The Valley Yarns Valley Cotton thread used for the sample, comes in 1260 yd cones. In case you would like to know the exact yardage to make the belt to fit a 24” waist, it is: 60 yd [55 m] Madder Brown (A), 96 [88 m] yd Sponge (B), 42 yd [38 m] Amber Gold (C). Each set of joined motifs with ties, requires 10 yd [9 m] (A), 16 yd [15 m] (B), 7 yd [6 m] (C).

Next week I will post a tutorial on how to tie the bows. I tied them in a special way, so they lay straight. I think it is important to show you how I did it, so your belt will look its best. Also, stay tuned for a post about how to use this pattern to make a necklace!





Here is a blog post on how to use this pattern to make a necklace. The Interweave store now has this pattern available for purchase and download.

Friday, October 11, 2013

Inspiration for Yarn Storage



Today is I love yarn day, and it has me thinking that I need to show my yarn more respect. Not that my Ikea storage boxes aren't working, but I think I need to decorate my studio with the same energy I put into my crochet designs. I was so inspired by Raising Up Rubies studio. She really demonstrates what I am talking about, and everything she puts in her studio has personality. I have a studio, but for some reason, I usually work at the dining room table! I think if I had a studio as amazing as Raising Up Rubies, I might never leave it!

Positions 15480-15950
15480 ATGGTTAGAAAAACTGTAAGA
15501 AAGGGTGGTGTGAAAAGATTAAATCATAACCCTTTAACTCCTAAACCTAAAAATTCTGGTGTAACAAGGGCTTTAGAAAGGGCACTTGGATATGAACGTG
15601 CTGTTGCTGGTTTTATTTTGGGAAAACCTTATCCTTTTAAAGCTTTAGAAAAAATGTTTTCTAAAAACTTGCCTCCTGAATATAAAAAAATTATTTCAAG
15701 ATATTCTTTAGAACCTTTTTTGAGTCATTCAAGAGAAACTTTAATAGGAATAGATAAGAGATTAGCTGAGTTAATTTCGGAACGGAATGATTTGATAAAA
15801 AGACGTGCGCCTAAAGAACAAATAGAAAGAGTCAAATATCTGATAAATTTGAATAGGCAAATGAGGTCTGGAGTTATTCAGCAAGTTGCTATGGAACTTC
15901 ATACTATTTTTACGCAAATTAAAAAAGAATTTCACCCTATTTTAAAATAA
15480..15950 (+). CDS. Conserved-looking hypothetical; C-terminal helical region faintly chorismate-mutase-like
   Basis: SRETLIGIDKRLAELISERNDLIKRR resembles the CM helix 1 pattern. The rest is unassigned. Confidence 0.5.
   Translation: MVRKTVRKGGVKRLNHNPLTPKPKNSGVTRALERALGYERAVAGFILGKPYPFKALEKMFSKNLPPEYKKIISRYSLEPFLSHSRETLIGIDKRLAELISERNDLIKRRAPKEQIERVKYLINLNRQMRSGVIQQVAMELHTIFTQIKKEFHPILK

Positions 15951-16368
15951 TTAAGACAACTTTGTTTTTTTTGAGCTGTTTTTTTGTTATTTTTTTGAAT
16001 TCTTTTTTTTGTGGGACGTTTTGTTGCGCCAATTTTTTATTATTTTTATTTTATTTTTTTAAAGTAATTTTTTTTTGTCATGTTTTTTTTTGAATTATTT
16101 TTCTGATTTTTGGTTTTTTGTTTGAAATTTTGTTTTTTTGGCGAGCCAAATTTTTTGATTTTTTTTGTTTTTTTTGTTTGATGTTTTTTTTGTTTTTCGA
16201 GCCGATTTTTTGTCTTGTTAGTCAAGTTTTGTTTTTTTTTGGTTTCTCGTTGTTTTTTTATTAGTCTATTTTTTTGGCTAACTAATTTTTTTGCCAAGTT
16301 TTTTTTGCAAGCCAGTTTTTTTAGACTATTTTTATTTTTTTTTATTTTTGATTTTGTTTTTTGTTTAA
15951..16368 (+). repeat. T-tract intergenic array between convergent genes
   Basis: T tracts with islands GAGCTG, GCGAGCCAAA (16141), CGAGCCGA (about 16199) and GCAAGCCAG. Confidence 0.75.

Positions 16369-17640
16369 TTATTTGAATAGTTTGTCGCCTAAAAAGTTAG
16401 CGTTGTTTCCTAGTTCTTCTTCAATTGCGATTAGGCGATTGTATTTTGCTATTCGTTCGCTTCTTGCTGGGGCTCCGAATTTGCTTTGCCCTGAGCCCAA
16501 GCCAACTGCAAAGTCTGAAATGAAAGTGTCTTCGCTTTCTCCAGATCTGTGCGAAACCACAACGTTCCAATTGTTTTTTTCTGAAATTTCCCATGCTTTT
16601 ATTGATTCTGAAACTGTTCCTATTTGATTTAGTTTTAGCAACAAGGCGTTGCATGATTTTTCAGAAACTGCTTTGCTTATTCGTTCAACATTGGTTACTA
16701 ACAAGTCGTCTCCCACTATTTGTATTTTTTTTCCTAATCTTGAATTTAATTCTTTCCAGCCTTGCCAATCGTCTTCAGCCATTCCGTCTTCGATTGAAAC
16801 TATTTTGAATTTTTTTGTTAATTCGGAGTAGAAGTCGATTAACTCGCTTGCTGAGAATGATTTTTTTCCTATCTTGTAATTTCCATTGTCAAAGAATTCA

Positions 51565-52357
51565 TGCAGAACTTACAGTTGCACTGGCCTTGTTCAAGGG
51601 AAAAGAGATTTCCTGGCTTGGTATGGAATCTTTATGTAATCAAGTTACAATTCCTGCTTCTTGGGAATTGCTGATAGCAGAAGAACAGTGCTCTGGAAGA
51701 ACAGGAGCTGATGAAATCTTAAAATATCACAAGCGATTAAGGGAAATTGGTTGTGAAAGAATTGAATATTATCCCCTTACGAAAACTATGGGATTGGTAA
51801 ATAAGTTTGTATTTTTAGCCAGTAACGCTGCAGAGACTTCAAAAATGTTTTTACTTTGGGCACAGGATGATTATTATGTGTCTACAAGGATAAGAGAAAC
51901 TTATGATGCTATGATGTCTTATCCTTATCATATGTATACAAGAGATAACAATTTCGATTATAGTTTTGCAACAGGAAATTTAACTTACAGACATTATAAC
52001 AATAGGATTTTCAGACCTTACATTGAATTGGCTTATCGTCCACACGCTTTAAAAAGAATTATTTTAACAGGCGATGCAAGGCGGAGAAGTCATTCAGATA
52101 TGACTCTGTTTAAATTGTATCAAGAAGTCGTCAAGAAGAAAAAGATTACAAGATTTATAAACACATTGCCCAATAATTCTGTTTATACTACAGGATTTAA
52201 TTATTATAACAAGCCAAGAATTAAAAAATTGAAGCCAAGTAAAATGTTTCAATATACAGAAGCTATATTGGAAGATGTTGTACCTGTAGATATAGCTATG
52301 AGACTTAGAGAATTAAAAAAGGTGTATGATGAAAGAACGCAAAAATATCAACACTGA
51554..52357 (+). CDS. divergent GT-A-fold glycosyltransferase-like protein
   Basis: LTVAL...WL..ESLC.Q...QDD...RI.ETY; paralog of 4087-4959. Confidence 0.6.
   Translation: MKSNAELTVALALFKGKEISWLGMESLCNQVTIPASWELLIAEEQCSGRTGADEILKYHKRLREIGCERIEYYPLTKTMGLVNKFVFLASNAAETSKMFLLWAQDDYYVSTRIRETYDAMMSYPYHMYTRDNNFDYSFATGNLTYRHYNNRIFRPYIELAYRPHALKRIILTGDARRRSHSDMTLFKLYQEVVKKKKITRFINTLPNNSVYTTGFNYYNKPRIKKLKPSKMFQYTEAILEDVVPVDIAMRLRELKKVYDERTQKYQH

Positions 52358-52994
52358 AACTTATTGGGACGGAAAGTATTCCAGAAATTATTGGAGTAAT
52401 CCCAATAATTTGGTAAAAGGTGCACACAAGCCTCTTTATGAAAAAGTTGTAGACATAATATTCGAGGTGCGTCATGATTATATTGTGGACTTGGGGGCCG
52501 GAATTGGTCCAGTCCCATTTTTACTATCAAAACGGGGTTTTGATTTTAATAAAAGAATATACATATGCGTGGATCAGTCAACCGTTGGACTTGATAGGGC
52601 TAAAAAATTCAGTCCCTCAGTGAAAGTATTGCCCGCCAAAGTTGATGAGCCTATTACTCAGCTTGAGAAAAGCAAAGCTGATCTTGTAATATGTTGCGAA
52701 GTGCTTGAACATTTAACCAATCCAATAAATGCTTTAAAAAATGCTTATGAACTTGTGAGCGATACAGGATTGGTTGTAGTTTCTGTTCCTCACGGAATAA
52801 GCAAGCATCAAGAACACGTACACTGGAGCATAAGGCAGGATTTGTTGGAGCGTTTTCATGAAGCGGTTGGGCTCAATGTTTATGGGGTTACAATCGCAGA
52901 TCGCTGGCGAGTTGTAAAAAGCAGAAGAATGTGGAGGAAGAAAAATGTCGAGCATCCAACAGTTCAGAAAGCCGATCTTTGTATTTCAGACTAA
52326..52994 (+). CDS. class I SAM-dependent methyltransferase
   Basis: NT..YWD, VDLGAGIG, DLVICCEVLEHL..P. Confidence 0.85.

I want everything in my studio to be something I love. Antique treasures I have found, or  clever uses for things I already have. I have decided the first thing I want to collect are vintage candy/ cookie jars to store yarn in. They would be especially great for my collection of yarns for freeform crochet. I think they look wonderful sorted by color like this:


Dottie Angel repurposed a pair of clogs to use as a needle holder. I love the idea of making a souvenir into something useful!

This old library card catalog was converted into a sewing and yarn storage unit by bitsandbobbins. So charming!

Now I have a good excuse to go antique shopping again. I feel truly inspired today!

Tuesday, October 8, 2013

News About Tangled Webzine


Yesterday, I got an email from Tangled webzine. They told me that they will no longer exist, and their website will only be available until the end of October. It is sad news, as it really was a great publication filled with innovative and stylish knit and crochet patterns.

I designed two free patterns for them, the Helleborus Gloves, and the Cirque Du Crochet Bean Bags. I will be moving these patterns to Ravelry, so they can be downloaded from there. I am not sure if all of the designers will make their patterns available elsewhere. If you are interested, now is the time to go to their website and download any patterns you may want, before they disappear or become difficult to find!

Cirque Du Crochet Bean Bags
Helleborus Gloves

Monday, September 30, 2013

Talking About Crocheting Clothes Kids Love



I recently heard from our editor that our book, Crocheting Clothes Kids Love, has gone to print. It is getting exciting as we approach the book release in February, and I am really looking forward to the day I get to hold the book in my hands!

Now, the fun part! Little by little, we get to start talking about the projects in the book. I want to introduce two of the pieces that are on the cover: the Caravan Scarf and Hopscotch Legwarmers.